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John Danaher

Are AI-Doomsayers like Skeptical Theists? A Precis of the Argument

by John Danaher

Some of you may have noticed my recently-published paper on existential risk and artificial intelligence. The paper offers a somewhat critical perspective on the recent trend for AI-doomsaying among people like Elon Musk, Stephen Hawking and Bill Gates. Of course, it doesn’t focus on their opinions; rather, it focuses on the work of the philosopher Nick Bostrom, who has written the most impressive analysis to date of the potential risks posed by superintelligent machines.

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Has the world improved in the last 60 years? (90min)

Oxford Martin School

Anders Sandberg, Brian Nolan, Max Roser and Robert Walker review the evidence in a wide-ranging talk on May 11 at the Oxford Martin School, University of Oxford.


During a speech in 1957, Prime Minister Harold MacMillan declared “most of our people have never had it so good”. Now, more than half a century later, are we fundamentally any better off? Through discussion of technological advances, social changes, political reforms, and economic shocks and recessions, this panel will seek to question whether the world we currently live in is indeed a better place than it was in the 1950s.

Chaired by Professor Brian Nolan, Professor of Social Policy, the panel consisted of:

Dr Max Roser, James Martin Fellow at The Institute for New Economic Thinking at the Oxford Martin School
Dr Anders Sandberg, James Martin Fellow at the Future of Humanity Institute
Professor Robert Walker, Professor of Social Policy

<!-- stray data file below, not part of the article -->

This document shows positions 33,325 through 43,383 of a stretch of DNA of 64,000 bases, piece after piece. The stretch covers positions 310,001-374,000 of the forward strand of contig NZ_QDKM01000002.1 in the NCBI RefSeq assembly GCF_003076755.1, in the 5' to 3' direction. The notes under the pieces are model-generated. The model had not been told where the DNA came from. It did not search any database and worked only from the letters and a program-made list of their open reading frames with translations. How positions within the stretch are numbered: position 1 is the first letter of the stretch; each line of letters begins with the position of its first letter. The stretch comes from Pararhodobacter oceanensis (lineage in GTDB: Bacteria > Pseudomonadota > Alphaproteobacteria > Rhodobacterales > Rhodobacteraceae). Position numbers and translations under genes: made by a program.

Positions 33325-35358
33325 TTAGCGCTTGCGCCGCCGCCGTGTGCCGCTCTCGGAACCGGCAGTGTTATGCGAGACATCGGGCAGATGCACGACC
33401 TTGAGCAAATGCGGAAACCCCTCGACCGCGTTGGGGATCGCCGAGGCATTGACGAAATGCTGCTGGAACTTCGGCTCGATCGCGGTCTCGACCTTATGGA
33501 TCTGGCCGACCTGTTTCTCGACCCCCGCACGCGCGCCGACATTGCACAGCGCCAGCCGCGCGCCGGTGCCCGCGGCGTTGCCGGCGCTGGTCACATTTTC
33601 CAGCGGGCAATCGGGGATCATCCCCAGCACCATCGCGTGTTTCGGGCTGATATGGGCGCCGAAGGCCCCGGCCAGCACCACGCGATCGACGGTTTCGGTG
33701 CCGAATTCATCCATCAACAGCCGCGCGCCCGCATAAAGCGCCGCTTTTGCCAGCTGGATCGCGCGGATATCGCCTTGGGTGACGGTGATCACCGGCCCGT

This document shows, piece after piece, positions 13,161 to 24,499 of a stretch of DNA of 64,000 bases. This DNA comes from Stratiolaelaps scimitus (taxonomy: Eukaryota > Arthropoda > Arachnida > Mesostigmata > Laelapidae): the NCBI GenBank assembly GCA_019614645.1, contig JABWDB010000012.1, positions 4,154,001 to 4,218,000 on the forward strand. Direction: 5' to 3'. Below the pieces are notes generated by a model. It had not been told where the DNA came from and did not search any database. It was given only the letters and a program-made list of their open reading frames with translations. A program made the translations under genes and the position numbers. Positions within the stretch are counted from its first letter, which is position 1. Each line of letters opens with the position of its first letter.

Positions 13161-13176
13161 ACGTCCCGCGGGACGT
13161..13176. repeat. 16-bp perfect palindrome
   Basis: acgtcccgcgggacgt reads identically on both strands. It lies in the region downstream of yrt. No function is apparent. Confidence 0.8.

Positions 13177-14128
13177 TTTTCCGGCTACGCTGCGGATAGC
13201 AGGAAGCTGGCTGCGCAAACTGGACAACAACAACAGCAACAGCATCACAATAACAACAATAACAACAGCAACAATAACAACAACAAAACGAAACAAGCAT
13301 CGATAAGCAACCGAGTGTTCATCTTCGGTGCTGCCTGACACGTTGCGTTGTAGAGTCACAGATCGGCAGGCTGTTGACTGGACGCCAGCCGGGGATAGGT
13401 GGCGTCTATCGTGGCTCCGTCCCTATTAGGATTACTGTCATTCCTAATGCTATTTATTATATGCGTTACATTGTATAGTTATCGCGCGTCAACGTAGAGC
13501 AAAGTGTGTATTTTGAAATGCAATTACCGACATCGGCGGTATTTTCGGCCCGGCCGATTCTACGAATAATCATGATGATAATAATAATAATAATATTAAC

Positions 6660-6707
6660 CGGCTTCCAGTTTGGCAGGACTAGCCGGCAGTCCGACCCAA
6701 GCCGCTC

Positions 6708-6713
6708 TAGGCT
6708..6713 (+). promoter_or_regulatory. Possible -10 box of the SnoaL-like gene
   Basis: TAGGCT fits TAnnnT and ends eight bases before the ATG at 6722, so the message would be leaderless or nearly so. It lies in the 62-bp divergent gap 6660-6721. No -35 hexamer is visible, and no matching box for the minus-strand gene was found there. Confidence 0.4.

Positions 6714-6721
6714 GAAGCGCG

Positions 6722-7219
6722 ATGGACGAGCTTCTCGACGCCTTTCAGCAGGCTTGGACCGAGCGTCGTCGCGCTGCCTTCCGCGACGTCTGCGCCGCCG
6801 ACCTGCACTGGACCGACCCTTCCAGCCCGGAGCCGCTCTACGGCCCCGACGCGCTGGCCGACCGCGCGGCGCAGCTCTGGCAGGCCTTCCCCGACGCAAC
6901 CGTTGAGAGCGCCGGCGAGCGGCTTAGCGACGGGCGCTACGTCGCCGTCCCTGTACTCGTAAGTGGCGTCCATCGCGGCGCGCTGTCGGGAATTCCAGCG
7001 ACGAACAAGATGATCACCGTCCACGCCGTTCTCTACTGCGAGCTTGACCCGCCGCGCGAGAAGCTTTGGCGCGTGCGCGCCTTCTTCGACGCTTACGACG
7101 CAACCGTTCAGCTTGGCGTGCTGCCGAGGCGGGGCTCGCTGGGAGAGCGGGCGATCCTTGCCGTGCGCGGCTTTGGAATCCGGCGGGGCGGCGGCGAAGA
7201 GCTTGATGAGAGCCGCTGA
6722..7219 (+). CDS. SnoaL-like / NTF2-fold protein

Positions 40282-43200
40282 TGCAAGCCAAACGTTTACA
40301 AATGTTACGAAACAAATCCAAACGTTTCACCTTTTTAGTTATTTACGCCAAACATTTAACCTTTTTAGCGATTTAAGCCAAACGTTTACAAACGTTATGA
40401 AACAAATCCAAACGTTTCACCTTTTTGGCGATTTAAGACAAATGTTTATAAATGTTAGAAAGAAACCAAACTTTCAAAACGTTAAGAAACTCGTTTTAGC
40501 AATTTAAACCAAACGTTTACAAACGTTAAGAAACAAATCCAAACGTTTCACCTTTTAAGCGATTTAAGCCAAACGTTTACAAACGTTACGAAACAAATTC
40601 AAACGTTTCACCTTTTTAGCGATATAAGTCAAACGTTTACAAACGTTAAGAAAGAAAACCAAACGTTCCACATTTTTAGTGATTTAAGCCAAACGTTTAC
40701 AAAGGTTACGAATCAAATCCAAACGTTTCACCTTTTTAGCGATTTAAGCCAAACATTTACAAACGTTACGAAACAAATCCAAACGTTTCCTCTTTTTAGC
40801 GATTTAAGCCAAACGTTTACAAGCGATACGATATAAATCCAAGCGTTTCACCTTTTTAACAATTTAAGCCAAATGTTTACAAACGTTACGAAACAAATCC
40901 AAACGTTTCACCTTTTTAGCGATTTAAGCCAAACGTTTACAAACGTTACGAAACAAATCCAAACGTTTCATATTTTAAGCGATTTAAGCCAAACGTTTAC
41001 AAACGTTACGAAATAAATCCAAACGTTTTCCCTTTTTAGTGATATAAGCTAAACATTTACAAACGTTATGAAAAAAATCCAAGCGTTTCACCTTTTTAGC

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Massimo Pigliucci

Reflections on the skeptic and atheist movements

by Massimo Pigliucci

Groucho Marx, one of my favorite comedians of all time, famously wrote a telegram to a Hollywood club he had joined, that said: “Please accept my resignation. I don’t want to belong to any club that will accept me as a member.” I have recently considered sending such a letter to the skeptic and atheist movements (henceforth, SAM), but I couldn’t find the address.

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John G. Messerly

Thoughts on Lauritzen’s “Stem Cells, Biotechnology, and Human Rights”

by John G. Messerly

Any reader of this blog knows that I am a transhumanist; I believe in using technology to overcome all human limitations. What follows is a summary of an article by Paul Lauritzen, a Professor Department of Theology and Religious Studies at the Catholic, Jesuit John Carroll University near Cleveland Ohio. I believe his argument worthless, and contrary to everything I believe in, but I will summarize it as best I can. As I proceed I will provide a few parenthetical comments, as well as a few critical remarks at the end.

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Richard Eskow

Social Security, Ten Years From Now

by Richard Eskow

For the Huffington Post’s 10th anniversary I was invited to predict what Social Security might look like 10 years from now. That future is filled with both possibility and shadowed by danger.